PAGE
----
Technology in the Classroom: Whether or Not its Propelling Us Forward

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Technology in the Classroom: Whether or Not its Propelling Us Forward

Antoinette Aho, Editor-in-Chief

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Many believe that as technology advances, it should be brought into the classroom, and more so, teachers and students should keep up with this development. The use of laptops in schools has proliferated, in 2015 Project Tomorrow conducted a study that showed that 64% of students had immediate access to laptops (Chromebooks included) outside of their personal devices.

With this comes the growing use of classroom apps, supplied explicitly by Google, who provides thousands of their Chromebook carts to schools around the nation. Apps they offer include Google Classroom, where teachers can post assignments, to the collaborative Google Docs, Slides, etc.

The New York Times refers to this growth of technology for students as, “a profound shift in American education: the Googlification of the classroom.”

There’s no denying the fact that Cordova High School is one of the many campuses that has witnessed a change in the style of learning due to advancement in technology. These assets have pros and cons in the classroom, they may benefit one subject more than the other, and even be deemed as unnecessary for some.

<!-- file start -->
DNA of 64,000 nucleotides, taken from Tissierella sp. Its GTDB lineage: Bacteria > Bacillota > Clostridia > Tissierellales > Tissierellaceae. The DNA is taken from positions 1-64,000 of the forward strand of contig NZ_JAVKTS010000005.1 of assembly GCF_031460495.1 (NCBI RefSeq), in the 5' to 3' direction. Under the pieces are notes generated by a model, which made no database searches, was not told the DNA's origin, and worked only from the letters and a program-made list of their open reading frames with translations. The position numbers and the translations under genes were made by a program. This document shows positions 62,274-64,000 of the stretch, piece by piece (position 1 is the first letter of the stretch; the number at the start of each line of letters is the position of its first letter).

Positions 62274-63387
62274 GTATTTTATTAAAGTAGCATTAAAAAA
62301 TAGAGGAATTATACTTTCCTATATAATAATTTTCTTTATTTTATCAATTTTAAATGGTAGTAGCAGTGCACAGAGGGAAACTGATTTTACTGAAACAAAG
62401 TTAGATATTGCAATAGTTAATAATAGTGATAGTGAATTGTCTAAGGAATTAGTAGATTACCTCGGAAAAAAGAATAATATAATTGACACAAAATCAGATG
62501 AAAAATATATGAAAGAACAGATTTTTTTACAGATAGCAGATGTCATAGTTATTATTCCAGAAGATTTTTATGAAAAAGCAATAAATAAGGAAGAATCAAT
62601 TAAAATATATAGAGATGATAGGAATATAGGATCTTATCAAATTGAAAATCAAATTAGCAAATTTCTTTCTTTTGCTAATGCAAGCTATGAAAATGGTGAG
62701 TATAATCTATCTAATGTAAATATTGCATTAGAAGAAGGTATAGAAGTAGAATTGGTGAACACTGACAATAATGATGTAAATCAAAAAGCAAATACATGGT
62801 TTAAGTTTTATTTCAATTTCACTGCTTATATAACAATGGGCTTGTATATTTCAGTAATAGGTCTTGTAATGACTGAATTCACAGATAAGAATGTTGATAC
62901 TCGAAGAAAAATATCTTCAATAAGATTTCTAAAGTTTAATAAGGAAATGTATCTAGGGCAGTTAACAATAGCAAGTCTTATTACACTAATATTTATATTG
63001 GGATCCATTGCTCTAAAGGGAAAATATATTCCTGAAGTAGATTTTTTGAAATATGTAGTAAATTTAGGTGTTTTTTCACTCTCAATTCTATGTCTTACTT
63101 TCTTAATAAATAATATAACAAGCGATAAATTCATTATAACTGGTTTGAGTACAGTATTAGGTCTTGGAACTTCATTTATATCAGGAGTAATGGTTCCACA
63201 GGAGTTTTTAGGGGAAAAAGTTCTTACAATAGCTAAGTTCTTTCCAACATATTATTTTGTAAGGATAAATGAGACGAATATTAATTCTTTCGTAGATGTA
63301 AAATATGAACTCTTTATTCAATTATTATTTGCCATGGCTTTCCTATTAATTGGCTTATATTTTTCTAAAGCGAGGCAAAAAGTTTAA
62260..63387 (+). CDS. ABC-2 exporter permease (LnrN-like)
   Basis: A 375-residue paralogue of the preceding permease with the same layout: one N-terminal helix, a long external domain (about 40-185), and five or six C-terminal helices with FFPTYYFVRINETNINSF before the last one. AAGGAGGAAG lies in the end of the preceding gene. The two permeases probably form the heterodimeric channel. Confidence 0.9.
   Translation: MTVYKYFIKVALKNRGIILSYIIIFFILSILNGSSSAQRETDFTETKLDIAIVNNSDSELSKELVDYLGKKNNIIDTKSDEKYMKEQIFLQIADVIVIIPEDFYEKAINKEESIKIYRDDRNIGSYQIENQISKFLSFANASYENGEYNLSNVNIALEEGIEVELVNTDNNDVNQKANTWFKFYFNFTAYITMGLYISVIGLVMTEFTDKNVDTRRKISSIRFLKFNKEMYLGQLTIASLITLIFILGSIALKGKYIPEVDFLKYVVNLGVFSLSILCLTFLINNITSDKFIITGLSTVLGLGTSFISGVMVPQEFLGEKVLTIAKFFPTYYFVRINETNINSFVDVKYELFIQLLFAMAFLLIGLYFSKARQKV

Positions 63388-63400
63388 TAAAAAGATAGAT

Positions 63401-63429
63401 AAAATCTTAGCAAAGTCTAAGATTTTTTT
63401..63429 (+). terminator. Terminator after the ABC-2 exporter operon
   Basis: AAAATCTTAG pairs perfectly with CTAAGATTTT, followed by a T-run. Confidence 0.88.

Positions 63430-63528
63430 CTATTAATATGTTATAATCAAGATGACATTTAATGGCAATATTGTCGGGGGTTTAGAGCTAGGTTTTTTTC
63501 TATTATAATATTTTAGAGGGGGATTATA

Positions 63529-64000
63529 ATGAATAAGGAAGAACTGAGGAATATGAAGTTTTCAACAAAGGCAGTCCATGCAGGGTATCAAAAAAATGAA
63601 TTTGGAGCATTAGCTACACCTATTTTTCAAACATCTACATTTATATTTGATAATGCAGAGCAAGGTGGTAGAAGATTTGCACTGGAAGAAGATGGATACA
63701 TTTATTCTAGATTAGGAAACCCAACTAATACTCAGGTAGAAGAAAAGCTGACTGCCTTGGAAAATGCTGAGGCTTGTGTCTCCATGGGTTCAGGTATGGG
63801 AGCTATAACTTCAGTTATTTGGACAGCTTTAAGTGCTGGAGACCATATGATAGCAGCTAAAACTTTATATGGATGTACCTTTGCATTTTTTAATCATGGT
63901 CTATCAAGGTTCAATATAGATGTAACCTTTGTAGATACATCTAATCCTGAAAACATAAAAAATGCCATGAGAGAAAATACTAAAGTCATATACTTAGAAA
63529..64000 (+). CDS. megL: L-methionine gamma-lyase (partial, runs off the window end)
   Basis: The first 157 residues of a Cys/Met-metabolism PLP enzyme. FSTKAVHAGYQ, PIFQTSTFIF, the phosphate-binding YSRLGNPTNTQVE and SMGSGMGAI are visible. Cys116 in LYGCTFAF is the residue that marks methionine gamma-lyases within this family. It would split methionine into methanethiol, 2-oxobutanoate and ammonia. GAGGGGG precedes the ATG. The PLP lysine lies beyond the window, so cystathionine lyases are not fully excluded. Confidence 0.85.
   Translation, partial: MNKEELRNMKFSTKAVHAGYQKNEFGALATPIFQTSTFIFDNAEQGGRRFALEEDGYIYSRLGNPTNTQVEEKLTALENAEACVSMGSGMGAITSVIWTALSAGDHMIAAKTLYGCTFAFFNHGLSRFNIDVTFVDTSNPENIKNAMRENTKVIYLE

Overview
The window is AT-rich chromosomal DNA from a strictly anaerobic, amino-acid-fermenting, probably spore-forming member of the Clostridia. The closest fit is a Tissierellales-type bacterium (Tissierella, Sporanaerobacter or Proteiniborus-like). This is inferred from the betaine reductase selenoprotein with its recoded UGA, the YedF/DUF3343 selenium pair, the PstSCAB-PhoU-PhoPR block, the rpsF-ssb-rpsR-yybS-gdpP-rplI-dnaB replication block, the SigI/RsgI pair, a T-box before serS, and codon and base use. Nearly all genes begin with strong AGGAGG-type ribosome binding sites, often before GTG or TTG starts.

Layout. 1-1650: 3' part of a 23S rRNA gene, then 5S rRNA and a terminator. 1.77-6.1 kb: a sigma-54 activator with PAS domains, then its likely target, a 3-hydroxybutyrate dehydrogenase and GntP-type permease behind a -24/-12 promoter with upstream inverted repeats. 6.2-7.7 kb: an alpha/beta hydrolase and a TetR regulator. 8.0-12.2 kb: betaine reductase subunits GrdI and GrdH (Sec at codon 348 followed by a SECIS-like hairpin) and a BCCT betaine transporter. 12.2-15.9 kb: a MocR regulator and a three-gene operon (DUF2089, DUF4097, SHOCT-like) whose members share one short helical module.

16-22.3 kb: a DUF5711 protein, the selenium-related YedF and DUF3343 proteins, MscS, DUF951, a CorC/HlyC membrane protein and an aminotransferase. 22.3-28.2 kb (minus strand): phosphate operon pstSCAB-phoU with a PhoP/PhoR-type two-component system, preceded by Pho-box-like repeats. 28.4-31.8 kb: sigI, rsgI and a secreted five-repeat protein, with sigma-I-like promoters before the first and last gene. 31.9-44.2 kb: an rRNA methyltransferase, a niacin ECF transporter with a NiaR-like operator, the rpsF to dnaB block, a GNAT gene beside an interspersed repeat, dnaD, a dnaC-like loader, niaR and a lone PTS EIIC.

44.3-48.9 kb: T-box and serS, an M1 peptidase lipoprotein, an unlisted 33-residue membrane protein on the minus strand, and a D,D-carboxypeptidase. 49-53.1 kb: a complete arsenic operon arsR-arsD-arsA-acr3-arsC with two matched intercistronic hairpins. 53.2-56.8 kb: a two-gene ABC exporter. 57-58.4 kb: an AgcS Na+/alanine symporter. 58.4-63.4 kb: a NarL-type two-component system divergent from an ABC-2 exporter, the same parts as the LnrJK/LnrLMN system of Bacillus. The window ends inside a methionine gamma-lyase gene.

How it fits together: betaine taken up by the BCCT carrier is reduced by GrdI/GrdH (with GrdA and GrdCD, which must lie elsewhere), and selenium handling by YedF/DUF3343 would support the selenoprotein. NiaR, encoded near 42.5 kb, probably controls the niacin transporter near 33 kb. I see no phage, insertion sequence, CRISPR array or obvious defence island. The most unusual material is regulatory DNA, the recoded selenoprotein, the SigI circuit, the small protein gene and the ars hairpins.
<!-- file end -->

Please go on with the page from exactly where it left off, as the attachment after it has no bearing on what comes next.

The Free Laner reached out to different Cordova High teachers to learn their perspective on the growth of technology in their classrooms.

Faith Caplan directs the engineering academy at Cordova, she teaches multiple levels of classes that range in all grade levels. The majority of her engineering classes require technology and particularly access to computer programs such as Autodesk Inventor, Rivet, and Scratch. As an avid user throughout the year, Caplan and her students have experienced better learning through the ability to use these apps, whether they’re collaborating on projects or developing files for their 3D printer or laser cutter. Many units wouldn’t be possible without access to advanced technology, which makes it a necessity for their course.

But still, like everything, with these pros come cons. Caplan says that student engagement has lessened throughout the years, from being distracted by computer games or making eye contact with their screen rather than her at the wrong times. Many students lack the drive to complete handwritten or hand-drawn assignments. They’d rather type notes and create tables on Google Docs, instead of using a ruler on paper. So while having the privilege of learning how to create models and whatnot digitally, this may reduce their more physical skills.

Generally, the opportunities that technology sanctions in engineering courses are more significant than the negative aspects, which typically can be changed over time.

Joshua Creeger leads Student Government, as well as the Media Productions program. While his media class relies on computer programs such as Premiere Pro, Adobe Audition, and Photoshop, the downsides of the internet are still apparent. “Unlimited access to computers seems to be the worst thing for kids in here.” Similar to Caplan, his students are distracted with computer games, YouTube, and even work for other classes.

Through the setbacks, for the majority of teachers, it’s undeniable that the pros of technology in the classroom outweigh the cons.